Yahoo! Sports’ Marc J. Spears has the report:
Wolves Brad Miller to Y!:”To anyone who wants to listen I’m retiring after this season.” 14yr vet to concentrate on hunting tv shows postNBA
Miller came into the league in 1998 after going undrafted, and the two-time All-Star managed to have an extremely successful NBA career despite a complete lack of athleticism thanks to his reliable shooting stroke and fantastic high-post passing. Miller underwent microfracture surgery in May of 2011 before joining the Timberwolves in the off-season, and only appeared in seven games for the Timberwolves this season.
Miller has already spent a good deal of time appearing on hunting shows, and will now apparently make that his full-time profession. We wish him the best of luck in his future endeavors.
From ESPN.com’s Marc Stein:
After knee troubles limited him to less than 30 minutes in the Texas Legends’ last three games, Greg Ostertag informed the team Thursday that he is ending his comeback in the D-League.
Ostertag had his best game for the Frisco-based Legends last week at the D-League Showcase in Reno in front of scouts from numerous NBA teams, but the 38-year-old told ESPN.com on Thursday that the pain in his knees since then had become unbearable.
“They’ve been bugging me since I came back (in late December), but I could barely move (after Reno),” Ostertag said. “I felt good there and I played good. I get out there and sometimes I do get loose, but usually the ‘don’ts’ are longer than the ‘dos.’ It sucks, but I knew going into this what could happen.”
Ostertag, who was a solid if unspectacular NBA center for 11 seasons, said that he regrets retiring at the age of 33, and that he wants people to know that his time in the D-league was not “a publicity stunt.” It’s a shame that Ostertag’s body couldn’t hold up when he re-found his passion for the game — we wish him all the best in his post-NBA ventures.
Via the twitter account of Chris Thomasson:
Having talked to Zydrunas Ilgauskas for a while during conference finals and reading between lines, wouldn’t be surprised if he will retire.
The 36-year old Ilgauskas was the starting center and a key part of the 66-win 2008-09 Cleveland Cavaliers, but his numbers fell off a cliff when his starting spot was given to Shaquille O’Neal the following season. He signed with the Heat last off-season, started a lot of games for them, and did some good things offensively, but his lack of speed made him a liability in Erik Spoelstra’s ultra-aggressive defensive system and left him out of the rotation after the first round of the playoffs.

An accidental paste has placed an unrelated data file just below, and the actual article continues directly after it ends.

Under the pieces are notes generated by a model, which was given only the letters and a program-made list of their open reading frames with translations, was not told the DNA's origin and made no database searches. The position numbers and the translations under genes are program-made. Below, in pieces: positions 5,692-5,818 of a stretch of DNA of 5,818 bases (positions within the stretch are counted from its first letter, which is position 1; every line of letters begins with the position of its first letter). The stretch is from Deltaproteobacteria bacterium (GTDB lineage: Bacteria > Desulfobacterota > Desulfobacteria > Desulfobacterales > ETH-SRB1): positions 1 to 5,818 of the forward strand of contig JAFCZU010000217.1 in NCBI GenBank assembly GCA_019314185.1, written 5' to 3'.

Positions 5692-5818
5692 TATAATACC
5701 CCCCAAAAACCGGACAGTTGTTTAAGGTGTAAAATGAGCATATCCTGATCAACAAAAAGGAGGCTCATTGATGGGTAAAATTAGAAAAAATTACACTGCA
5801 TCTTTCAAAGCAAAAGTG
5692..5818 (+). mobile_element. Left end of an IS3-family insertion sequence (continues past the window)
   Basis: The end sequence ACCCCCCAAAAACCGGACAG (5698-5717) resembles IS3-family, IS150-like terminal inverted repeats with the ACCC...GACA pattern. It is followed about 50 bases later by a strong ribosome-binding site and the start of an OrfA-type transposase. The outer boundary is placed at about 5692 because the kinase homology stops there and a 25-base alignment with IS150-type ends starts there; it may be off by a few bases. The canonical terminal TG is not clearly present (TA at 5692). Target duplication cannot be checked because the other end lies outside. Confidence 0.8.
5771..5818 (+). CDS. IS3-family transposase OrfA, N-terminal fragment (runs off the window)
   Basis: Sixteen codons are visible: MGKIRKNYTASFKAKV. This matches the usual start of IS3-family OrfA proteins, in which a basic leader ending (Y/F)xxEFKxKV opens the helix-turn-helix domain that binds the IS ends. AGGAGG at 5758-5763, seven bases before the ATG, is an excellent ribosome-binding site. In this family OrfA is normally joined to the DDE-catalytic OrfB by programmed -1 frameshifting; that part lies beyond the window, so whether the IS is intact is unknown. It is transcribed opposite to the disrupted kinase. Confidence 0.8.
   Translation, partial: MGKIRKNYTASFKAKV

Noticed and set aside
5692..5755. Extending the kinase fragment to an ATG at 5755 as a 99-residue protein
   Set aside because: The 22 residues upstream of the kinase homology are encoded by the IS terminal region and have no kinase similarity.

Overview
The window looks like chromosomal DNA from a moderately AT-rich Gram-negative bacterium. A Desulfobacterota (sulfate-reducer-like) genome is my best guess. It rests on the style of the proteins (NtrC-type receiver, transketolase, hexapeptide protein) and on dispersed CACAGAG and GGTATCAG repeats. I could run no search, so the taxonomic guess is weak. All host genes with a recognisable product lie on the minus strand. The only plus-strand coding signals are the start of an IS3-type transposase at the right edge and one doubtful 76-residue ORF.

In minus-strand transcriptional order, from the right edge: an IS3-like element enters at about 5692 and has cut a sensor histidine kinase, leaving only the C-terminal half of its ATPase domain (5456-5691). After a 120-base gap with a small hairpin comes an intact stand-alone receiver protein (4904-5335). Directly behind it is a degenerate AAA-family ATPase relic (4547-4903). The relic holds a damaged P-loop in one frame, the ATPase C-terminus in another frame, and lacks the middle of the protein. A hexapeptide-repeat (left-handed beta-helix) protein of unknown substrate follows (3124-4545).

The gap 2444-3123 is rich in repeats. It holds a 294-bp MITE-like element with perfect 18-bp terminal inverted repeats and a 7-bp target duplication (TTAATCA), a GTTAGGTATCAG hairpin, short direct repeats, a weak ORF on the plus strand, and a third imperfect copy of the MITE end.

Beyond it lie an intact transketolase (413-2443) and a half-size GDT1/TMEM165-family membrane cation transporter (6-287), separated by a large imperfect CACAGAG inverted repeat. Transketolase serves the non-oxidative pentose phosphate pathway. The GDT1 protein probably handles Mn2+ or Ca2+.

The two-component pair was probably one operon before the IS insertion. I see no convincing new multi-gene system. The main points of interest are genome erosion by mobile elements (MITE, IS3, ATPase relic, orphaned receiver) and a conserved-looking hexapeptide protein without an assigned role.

If Ilgauskas does retire after this season, he’ll be remembered as one of the most beloved athletes in Cleveland history, one of the NBA’s true good guys, and an inspirational story because of the way he came back and had a long, productive career after some Oden-like injury struggles (with his feet, not his knees) early in it. If he does come back, his combination of size, rebounding, passing, and outside shooting could allow him to help some team in spot minutes, although it seems unlikely he’ll be a part of Miami’s future plans.
Two nights ago Fabricio Oberto left Portland’s game against Milwaukee due to dizziness. That led to tests to see what was the cause.
It was a heart condition, recurrent palpitations, that Thursday forced him to retire, according to the team.
“I made this decision to put my health and my family in front of basketball,” said Oberto in a released statement. “It was a tough decision to make after playing for so many years, but it was the right one.”
This is a heart situation that had been monitored in the past.
The Argentinian center had been a reserve brought in by the Blazers late in camp after Jeff Pendergraph, went down (and Greg Oden and Joel Pryzbilla were already sidelined trying to recovery from an injury). He was playing a reserve roll of about nine minutes a game this season.
Oberto played six seasons in the NBA season and won a championship as a starter for the 2007 San Antonio Spurs. Oberto was one of those players who just got things done — he’s a little too slow, not a great shooter, not a great rebounder, yet he just played smart, didn’t make mistakes and good things just seemed to happen.
No trade. No return. Both teams played hard, my man. Both teams played hard.
But Rasheed Wallace is done.
This afternoon the Boston Celtics waived Rasheed Wallace, clearing the way for his retirement.
Sheed was drafted by the Washington Bullets with the No. 4 pick overall out of North Carolina in 1995. Over 15 NBA seasons he averaged 14.6 points and 6.7 rebounds per game, a big man with range. He had a career PER of 17.0, was a four-time All Star (most recently 2008).
He was at the heart of the 2004 Detroit Pistons title team.
More than that, he will be remembered for being a guy who played the game with real passion, with his heart on his sleeve. That led to countless technical fouls, conversations with referees and jawing matches with opposing players.
He was the quintessential guy you hated if he was on the other team and loved him if he was on yours. The league needs more guys with that passion. He will be missed.